Couch potatoes at increased risk of developing diabetes – study

Woman-sitting-on-couch-740OHIO, United States, Wednesday April 8, 2015 – With new American research suggesting that watching television for a few hours a day can significantly raise the risk of diabetes, couch potatoes could be digging their graves with remote controls as well as knives and forks.

A few simple lifestyle changes such as reducing inactivity, exercising, and eating a healthy diet, could nevertheless help slash the risk of developing the condition.

“Future lifestyle intervention programmes should emphasise reducing television watching and other sedentary behaviours in addition to increasing physical activity,” the University of Pittsburgh study noted.

The study looked at data from more than 3,000 overweight adults on a Type 2 diabetes prevention programme.

Each was given either the drug metformin, which is used to treat diabetes; a placebo, or took part in a lifestyle intervention scheme.

The scientists looked at whether, as well as increasing activity levels, lifestyle intervention also made those taking part spend less time sitting.

Ahead of the study, all three participating groups said they spent an average of around two hours and 20 minutes a day watching TV.

The scientists nevertheless found that those taking part in the lifestyle scheme cut their sitting and watching time by an average 37 minutes a day, while the placebo and metformin groups reduced their daily TV watching by an average of just nine and six minutes respectively.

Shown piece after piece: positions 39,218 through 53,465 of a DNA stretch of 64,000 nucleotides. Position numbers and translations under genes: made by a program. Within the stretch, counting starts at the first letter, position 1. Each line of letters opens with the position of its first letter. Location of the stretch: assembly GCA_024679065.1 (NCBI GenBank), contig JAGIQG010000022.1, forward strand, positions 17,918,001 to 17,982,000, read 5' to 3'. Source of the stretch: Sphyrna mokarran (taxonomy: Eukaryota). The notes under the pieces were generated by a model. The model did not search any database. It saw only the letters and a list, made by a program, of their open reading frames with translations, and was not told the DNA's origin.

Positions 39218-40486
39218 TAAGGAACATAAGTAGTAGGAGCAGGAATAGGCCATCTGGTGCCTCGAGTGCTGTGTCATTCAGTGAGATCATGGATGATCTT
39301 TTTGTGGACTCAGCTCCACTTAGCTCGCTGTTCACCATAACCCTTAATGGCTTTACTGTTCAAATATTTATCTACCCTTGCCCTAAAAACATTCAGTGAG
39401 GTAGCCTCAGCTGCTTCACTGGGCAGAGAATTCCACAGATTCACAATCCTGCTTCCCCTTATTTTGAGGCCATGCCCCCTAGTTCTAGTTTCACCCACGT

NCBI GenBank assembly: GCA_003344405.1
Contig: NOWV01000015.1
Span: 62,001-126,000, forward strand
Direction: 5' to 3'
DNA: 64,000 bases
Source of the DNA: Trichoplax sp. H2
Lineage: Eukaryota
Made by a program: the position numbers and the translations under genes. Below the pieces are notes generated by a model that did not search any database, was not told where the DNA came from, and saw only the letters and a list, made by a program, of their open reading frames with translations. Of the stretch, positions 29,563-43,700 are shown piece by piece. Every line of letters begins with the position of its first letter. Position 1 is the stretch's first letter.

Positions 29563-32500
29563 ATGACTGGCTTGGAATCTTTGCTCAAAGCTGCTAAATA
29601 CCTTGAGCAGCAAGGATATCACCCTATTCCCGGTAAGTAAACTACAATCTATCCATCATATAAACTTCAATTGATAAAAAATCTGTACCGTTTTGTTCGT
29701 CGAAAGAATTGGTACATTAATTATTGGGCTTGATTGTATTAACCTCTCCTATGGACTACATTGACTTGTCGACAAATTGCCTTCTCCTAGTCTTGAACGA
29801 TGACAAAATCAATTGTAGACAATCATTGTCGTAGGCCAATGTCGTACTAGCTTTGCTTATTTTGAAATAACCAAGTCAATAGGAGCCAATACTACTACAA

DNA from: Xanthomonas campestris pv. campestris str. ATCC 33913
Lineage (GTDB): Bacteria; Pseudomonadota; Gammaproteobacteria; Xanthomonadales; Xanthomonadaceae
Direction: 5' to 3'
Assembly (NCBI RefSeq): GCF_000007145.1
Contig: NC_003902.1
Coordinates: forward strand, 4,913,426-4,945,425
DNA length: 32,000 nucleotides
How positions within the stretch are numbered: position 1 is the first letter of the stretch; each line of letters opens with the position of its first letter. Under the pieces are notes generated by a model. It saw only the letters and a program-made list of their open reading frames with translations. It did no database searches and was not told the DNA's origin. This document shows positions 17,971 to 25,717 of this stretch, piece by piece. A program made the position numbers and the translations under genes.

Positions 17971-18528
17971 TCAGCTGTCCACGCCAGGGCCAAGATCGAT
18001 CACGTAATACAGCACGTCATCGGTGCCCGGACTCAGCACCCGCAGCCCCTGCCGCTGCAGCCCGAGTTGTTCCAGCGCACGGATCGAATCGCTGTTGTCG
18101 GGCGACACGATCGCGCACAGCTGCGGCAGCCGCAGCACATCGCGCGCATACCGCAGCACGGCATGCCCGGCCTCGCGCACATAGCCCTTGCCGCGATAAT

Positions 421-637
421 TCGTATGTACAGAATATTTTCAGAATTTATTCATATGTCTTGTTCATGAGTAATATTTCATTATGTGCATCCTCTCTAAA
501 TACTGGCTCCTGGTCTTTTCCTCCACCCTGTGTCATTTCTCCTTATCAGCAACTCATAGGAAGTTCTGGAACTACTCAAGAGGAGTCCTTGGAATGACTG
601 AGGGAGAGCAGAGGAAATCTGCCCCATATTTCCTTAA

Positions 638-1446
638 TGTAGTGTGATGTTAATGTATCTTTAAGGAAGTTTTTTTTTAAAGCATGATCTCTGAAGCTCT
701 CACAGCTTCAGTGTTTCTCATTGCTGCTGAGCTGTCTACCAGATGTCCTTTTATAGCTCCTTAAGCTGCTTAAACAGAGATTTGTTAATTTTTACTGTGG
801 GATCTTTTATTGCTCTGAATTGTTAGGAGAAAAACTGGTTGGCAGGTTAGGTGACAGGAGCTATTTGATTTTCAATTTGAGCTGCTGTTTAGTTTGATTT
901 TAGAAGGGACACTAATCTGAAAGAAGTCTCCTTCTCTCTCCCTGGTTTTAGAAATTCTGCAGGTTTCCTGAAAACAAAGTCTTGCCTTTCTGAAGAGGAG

The researchers found that the risk of developing diabetes increased by around 3.4 percent for each hour spent watching TV, with the more watched the greater the risk.

According to lead author Bonny Rockette-Wagner: “Our finding of a relationship between sedentary behaviour and diabetes incidence means that reductions in sitting can translate into a positive health effect separate from improvements to moderate-vigorous activity like brisk walking.”

With better awareness of sitting behaviours and efforts to reduce sitting, it may be possible to have an even greater impact, Rockette-Wagner added.

Published in the journal Diabetologia, the findings noted that subsequent changes in body weight may account for some of the relationship between sitting behaviour changes and diabetes development.

“We want people to be aware of the fact that sitting is another modifiable risk factor for diabetes,” said
senior author Dr Andrea Kriska.

“We need to do more in our prevention efforts to include sitting as a modifiable risk factor for diabetes development, especially in those who are at high risk.

“It is important for people to become aware of how much time they spend sitting and to find ways to reduce their overall sitting time.

“It is really about being aware of all your modifiable behaviours and making changes that make the most sense for you,” she concluded.

Click here to receive free news bulletins via email from Caribbean360. (View sample)